The universal digital imaging and communication in medicine (DICOM) data were then converted for interpretation, using an interactive treatment planning software application (SimPlant, Materialise Dental, Glen Burnie, MD). Other software on the market includes Virtual Implant Placement (VIP) (BioHorizons, Inc., Birmingham, AL), NobleGuide (Nobel Biocare), Implant Master (iDent, Foster City, CA), Implant 3-D (Media Lab, La Spezia, Italy), EasyGuide (Keystone Dental Inc., Burlington, MA), Facilitate 11 (Astra Tech Inc., Waltham, MA), as well as the CBCT’s preinstalled software. To further define the region of interest and the existing anatomy, it is important to remove extraneous data or scatter caused by highly radiopaque artifacts. In this case, scatter elimination was accomplished using enhanced tools available in SimPlant Pro Version 11 and 12.
Using the interactive treatment planning software application, the scan data were assimilated and both potential lateral incisor implant receptor sites were evaluated. A combination of the data and the methodology used to interpret the data are the basis for defining a new paradigm in diagnosis and treatment planning. Proper evaluation of these images and correct use of the interactive treatment planning software tools are essential in creating a decision tree of treatment options. First, the data from the scan were reformatted into panoramic, axial, and cross-sectional images. The undistorted cross-sectional images revealed the residual alveolar bone in the area of the right lateral incisor. Then, a simulated schematic implant was placed within the bone with an abutment extension to help visualize the connection to the restorative position of the tooth (Figure 10-2, A).
The Triangle of Bone (TOB), a concept developed by the author to analyze bone quality, quantity, and disposition at prospective dental implant sites using CBCT scans, aided in determining available bone volume by defining a zone for proper implant placement20–22 (Figure 10-2, B). The TOB concept creates a decision tree of seven basic parameters for proper treatment planning (Box 10-1). These seven parameters should not serve as the final assessment based on only a single image. Rather, the information should be evaluated and assimilated to gain an appreciation of all available images, including the axial, cross-sectional, panoramic, and 3-D reconstructions. These parameters include the following:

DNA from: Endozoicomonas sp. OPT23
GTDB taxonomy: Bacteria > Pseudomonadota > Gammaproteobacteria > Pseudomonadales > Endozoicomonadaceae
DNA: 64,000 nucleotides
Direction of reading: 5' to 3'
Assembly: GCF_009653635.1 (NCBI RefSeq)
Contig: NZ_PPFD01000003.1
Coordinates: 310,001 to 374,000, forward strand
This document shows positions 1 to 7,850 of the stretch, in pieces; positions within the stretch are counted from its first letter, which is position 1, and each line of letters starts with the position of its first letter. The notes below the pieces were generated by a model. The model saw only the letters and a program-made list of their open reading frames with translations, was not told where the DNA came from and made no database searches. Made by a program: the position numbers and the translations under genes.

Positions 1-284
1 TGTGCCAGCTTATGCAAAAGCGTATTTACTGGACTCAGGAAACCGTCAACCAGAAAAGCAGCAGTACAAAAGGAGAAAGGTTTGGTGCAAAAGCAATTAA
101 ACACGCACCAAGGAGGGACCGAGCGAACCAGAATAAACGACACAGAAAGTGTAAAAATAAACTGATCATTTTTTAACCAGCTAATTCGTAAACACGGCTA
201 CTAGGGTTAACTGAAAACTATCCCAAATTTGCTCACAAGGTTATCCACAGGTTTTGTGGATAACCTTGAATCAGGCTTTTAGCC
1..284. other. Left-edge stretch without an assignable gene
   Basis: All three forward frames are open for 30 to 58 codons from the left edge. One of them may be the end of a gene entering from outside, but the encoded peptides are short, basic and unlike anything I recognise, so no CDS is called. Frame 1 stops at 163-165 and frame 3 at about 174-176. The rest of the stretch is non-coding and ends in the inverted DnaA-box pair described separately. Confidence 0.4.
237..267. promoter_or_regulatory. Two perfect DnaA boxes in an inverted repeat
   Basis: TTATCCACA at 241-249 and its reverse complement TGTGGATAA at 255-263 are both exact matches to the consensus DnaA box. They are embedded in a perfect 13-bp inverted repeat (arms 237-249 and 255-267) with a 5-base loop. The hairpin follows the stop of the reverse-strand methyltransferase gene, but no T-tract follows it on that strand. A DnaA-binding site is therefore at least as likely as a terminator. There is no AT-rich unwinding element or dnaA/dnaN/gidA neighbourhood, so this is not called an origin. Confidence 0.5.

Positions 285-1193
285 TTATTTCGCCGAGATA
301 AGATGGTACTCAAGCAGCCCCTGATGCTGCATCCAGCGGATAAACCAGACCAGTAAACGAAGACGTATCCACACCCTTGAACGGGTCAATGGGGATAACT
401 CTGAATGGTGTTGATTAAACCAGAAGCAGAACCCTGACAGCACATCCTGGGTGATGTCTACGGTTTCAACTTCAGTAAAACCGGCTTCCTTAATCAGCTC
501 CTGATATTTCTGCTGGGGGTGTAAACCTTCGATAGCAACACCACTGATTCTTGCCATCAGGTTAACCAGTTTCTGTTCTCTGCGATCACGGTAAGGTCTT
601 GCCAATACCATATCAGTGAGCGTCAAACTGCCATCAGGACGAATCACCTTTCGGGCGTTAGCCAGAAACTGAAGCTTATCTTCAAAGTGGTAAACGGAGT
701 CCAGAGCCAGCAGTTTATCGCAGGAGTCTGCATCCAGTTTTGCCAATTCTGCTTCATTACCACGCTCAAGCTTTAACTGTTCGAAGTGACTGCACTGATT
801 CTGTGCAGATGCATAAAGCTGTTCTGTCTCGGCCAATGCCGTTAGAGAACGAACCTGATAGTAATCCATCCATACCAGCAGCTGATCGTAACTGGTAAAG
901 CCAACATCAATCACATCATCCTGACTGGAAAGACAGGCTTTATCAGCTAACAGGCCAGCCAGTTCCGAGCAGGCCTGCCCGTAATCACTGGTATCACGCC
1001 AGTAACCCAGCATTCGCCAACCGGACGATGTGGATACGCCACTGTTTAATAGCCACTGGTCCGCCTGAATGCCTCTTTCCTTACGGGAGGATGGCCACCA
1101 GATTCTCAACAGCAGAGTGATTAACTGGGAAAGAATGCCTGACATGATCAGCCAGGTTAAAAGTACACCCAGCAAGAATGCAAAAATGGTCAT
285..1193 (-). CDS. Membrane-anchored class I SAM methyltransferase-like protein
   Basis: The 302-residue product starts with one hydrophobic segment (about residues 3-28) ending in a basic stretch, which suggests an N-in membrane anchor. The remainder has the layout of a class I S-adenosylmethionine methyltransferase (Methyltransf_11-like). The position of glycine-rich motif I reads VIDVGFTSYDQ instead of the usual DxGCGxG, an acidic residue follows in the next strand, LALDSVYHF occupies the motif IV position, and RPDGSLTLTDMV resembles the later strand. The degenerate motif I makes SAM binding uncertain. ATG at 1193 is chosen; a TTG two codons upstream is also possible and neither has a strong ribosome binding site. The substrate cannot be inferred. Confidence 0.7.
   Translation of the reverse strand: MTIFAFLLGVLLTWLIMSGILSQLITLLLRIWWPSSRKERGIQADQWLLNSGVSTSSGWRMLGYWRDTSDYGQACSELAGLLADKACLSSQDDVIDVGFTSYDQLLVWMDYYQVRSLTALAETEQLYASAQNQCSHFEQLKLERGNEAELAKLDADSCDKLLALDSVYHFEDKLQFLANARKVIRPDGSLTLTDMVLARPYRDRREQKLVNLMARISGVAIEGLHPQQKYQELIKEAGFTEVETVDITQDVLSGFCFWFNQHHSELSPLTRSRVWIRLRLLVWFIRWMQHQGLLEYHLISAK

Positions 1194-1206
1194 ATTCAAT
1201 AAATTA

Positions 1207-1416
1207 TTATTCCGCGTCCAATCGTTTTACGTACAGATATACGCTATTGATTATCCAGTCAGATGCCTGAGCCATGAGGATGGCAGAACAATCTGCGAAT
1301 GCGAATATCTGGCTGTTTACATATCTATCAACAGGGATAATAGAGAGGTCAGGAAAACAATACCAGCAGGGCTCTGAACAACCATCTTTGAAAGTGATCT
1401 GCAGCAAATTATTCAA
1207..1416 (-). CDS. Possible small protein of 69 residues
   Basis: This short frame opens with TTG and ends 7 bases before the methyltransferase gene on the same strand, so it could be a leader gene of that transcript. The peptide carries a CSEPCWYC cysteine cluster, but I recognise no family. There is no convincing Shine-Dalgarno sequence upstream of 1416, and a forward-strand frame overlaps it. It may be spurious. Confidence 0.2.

BOX 10-1 Triangle of Bone decision tree
Because the goal of implant dentistry is not the implant but the tooth that is placed, true restorative-driven implant dentistry must begin with the assumption that the implant position should remain consistent with the tooth it is replacing and the final implant supported restoration.14,25–29 The TOB aids the clinician in understanding the link between the implant position and the desired restorative goal. The base of the geometric TOB zone is visualized by starting at the widest area of alveolar bone facially and superiorly. The apex of the triangle is positioned to bisect the alveolar crest (see Figure 10-2, B). The TOB, the overlay in the cross-sectional image, reveals whether adequate bone is available for implant placement. It also helps to identify concave facial bone defects and accurately determine the width of bone at the crest. The author recommends using an interactive software application that provides the necessary measurement tools to accurately assess the bone anatomy.
This case contained bilateral concavities, which led to three treatment options (1) place the bilateral implants and do nothing about the concavity and lack of root eminence; (2) place a soft-tissue graft to plump out the tissue to simulate a root eminence; or (3) add bone to fill out the defect. Additional suboptions also came into play, such as the type of bone graft procedure (allograft or autogenous, particulate cancellous or cortical particles, block graft). The left lateral site revealed a thinner facial-lingual crestal dimension (Figure 10-3, A). The simulated implant was placed within the TOB, and a simulated bone graft (presently available as an upgrade tool for SimPlant) was added to the facial, helping determine the proper course of treatment (Figure 10-3, B).
The CT axial views represent an important instrument in gaining a better understanding of anatomical features that cannot be determined by any other imaging modality (Figure 10-4, A). When the maxilla is sliced at the level where the roots meet the crest of the bone, the adjacent and surrounding root morphology can be revealed. The axial images allow the true root and tooth anatomy of each dental arch to be visualized and appreciated in a modality unique to CT/CBCT imaging. Of note are the individual shapes of each of the maxillary central incisors, canines, premolars, and molar roots. These images reflect a phenomenon defined by the author as the “restorative dilemma.”22 Clinicians encounter this often difficult dilemma when attempting to reestablish morphologically correct emergence profiles in prosthetic teeth as they ascend from the round shape of the implant(s). The restorative dilemma is therefore the necessary obstacle encountered when clinicians try to move from the round implant at the bone level, through the tissue to support the prosthetic tooth with the available restorative components. This often necessitates what the author has termed “prosthetic gymnastics,” or the labor intensive operation that is often required to correct an off-trajectory implant position linking the implant to the tooth.